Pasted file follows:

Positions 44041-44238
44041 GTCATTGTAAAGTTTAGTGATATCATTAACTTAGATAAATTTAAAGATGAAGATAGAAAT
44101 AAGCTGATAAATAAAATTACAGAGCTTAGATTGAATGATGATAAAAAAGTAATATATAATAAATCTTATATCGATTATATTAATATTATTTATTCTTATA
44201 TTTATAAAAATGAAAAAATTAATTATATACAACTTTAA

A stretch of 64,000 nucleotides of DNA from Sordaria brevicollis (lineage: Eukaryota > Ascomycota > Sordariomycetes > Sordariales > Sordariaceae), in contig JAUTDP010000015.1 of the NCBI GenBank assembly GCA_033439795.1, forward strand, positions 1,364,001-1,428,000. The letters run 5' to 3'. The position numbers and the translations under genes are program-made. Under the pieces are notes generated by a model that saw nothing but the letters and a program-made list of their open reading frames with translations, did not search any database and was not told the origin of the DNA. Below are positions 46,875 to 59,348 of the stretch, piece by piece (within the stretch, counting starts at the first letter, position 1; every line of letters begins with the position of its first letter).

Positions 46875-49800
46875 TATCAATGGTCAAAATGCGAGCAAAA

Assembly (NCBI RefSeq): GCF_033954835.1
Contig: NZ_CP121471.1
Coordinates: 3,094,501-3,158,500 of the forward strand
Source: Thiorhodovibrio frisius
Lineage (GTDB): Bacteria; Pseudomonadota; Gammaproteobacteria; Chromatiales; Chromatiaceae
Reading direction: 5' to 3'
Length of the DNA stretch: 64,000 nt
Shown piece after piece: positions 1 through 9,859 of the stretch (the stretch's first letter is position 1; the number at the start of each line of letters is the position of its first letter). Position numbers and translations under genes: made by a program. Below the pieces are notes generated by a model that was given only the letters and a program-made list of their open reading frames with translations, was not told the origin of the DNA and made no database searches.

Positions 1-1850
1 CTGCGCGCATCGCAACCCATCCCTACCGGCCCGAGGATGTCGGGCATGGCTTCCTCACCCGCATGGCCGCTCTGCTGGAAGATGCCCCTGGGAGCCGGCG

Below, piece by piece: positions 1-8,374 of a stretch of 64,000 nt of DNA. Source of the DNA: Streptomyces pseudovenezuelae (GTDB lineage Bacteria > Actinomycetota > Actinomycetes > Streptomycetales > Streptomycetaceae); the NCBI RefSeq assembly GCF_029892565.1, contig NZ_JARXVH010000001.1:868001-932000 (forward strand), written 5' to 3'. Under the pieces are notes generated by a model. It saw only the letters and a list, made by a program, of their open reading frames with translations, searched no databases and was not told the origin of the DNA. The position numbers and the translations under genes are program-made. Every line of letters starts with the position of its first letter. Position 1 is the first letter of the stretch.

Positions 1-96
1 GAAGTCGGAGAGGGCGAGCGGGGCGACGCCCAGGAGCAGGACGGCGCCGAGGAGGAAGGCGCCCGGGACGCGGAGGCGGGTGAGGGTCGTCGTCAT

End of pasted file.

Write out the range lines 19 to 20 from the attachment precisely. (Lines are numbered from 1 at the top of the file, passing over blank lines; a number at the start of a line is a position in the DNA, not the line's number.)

Positions 1-96
1 GAAGTCGGAGAGGGCGAGCGGGGCGACGCCCAGGAGCAGGACGGCGCCGAGGAGGAAGGCGCCCGGGACGCGGAGGCGGGTGAGGGTCGTCGTCAT